She has them open their own presents every Christmas and still gives gifts in their names — we’re all above the age of 25, by the way!

Dye-ing With Laughter

, , , , | Related | July 27, 2019

(My sister and I drive to Florida to take my five-year-old grandson to visit his great aunt and 85-year-old great-grandparents — my ex-in-laws. While there, his great aunt is very happy about getting to color Easter eggs with him. Her parents are relaxing in the backyard while she gets everything set up. When she’s done, she tells my grandson:)

Great Aunt: “Okay, go ask Gramma and Grandpa if they’re ready to dye.” 

Me: “NO! NO! WAIT! DO NOT SAY THAT! GO ASK THEM IF THEY’RE READY TO COLOR EGGS!”

Ex-Sister-In-Law: *as we’re all laughing hysterically* “OH, MY GOD! NO! I WASN’T THINKING! AUGH! THAT WOULD HAVE BEEN HORRIBLE!”

Me: “You’re welcome.”

Possessed Of An Overactive Imagination

, , , , , , | Related | July 7, 2019

When I was eight, I developed epilepsy. It was on both sides of the family, and my mum had it as a child. So, as the oldest, I am the one unlucky enough to have it, as well.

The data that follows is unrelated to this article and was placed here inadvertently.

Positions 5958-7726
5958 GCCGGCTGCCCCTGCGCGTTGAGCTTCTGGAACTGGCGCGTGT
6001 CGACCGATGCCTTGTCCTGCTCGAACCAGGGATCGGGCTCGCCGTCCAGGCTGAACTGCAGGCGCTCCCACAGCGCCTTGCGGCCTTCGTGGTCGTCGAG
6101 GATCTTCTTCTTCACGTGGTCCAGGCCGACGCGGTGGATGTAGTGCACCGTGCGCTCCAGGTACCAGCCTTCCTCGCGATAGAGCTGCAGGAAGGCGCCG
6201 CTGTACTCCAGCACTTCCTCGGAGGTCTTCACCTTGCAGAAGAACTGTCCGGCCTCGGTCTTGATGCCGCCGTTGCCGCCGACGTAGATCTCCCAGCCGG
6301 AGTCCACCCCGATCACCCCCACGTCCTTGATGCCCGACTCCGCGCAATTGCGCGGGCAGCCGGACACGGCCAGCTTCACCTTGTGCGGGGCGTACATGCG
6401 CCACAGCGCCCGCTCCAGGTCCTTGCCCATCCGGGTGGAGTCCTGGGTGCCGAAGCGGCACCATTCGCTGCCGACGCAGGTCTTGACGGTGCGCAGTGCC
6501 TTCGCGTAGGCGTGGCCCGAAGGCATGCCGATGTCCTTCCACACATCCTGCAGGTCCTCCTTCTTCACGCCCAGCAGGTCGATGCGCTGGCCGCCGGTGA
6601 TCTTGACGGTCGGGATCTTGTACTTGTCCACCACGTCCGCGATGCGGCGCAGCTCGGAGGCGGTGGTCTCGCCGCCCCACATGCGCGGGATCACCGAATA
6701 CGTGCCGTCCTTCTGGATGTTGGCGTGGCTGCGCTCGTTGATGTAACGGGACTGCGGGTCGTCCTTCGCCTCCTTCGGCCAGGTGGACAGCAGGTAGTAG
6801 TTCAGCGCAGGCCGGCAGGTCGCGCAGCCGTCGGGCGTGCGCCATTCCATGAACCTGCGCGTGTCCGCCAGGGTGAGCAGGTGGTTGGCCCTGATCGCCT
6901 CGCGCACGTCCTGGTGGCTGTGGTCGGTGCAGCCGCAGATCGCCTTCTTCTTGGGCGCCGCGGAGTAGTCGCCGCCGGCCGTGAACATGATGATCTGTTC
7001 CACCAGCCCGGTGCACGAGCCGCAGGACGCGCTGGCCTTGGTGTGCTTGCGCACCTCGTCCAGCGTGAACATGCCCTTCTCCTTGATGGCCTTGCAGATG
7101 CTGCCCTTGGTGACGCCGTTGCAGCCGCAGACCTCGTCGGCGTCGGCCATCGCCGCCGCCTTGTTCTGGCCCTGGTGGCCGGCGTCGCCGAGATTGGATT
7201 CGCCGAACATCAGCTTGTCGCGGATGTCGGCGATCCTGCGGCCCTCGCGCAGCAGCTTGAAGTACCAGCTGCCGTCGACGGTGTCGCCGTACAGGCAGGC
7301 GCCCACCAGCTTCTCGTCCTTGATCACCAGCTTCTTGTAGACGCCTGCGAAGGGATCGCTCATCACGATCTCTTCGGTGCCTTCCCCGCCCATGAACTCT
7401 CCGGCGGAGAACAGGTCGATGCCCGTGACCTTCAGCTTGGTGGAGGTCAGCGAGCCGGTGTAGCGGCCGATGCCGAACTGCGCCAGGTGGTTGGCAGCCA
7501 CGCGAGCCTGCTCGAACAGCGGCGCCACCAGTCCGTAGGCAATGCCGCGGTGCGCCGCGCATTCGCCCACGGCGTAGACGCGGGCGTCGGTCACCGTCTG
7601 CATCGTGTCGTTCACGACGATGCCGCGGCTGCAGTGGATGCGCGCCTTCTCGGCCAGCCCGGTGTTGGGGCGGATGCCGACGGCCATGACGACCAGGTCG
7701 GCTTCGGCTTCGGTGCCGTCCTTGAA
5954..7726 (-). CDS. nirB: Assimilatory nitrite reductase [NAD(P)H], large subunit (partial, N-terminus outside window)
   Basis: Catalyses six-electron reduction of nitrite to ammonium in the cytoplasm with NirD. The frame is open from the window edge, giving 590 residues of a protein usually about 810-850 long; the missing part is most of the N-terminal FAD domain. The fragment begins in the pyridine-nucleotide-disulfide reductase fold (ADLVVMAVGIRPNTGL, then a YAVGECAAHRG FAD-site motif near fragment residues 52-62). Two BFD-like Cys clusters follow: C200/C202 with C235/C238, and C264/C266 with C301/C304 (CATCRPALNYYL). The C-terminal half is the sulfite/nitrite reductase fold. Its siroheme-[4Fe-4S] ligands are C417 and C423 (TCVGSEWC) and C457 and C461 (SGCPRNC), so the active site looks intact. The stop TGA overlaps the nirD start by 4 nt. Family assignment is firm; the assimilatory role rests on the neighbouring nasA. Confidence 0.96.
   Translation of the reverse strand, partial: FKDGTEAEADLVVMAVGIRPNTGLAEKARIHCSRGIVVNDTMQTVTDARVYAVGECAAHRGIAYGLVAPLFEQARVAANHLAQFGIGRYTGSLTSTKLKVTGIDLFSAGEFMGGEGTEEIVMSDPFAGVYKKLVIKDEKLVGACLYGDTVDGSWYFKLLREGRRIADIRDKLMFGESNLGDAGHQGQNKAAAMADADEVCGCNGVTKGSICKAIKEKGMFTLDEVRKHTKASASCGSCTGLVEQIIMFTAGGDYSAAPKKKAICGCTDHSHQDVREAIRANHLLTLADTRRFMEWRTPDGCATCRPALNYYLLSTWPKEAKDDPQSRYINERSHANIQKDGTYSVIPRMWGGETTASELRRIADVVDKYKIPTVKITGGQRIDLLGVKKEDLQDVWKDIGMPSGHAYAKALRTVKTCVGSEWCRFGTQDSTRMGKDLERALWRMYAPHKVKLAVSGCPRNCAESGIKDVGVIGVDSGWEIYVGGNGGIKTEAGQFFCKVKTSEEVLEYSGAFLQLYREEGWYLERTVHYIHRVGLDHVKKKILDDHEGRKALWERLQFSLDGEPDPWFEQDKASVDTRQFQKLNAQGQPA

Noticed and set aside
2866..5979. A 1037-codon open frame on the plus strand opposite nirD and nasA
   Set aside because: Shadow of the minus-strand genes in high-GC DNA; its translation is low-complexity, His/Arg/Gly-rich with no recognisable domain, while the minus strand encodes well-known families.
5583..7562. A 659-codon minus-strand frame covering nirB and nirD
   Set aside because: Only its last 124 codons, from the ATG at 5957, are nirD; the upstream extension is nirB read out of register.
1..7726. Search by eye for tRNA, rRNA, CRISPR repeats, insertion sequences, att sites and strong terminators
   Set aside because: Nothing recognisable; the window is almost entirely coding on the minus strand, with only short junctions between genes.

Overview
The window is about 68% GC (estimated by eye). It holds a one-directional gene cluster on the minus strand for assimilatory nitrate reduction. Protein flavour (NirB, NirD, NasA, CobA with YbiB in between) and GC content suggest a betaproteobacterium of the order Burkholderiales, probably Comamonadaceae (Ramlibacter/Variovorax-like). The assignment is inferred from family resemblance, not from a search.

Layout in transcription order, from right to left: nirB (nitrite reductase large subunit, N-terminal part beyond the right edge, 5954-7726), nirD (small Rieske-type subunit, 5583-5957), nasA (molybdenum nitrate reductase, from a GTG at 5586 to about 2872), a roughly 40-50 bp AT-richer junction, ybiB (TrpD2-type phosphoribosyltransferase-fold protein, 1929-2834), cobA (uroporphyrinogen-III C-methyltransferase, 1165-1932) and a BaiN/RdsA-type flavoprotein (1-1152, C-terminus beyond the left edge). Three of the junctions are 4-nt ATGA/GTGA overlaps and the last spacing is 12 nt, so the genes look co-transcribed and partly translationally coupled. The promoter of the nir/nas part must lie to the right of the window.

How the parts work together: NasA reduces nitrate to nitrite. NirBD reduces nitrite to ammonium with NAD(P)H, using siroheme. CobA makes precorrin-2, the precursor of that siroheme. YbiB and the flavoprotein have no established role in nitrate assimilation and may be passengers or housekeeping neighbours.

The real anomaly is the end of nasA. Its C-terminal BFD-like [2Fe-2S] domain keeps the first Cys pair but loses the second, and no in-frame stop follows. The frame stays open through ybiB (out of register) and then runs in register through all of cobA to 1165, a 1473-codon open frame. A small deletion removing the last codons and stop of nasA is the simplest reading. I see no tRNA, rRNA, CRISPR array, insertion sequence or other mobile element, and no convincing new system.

I didn’t find out by dropping and having a seizure or staring off into space like usual. My aunt was cutting my hair when it happened. I don’t remember it very well, but she does. Clearly. She had no idea I was epileptic, so her first reaction was to scream and yell about possession. 

I had apparently stood up without warning, walked in a straight line, and started talking in what she thought was Latin. For months, she tried to say it was demonic possession, regardless of the countless doctors and MRIs and CAT scans showing I had epilepsy. She was always overreacting about everything, so no one believed her.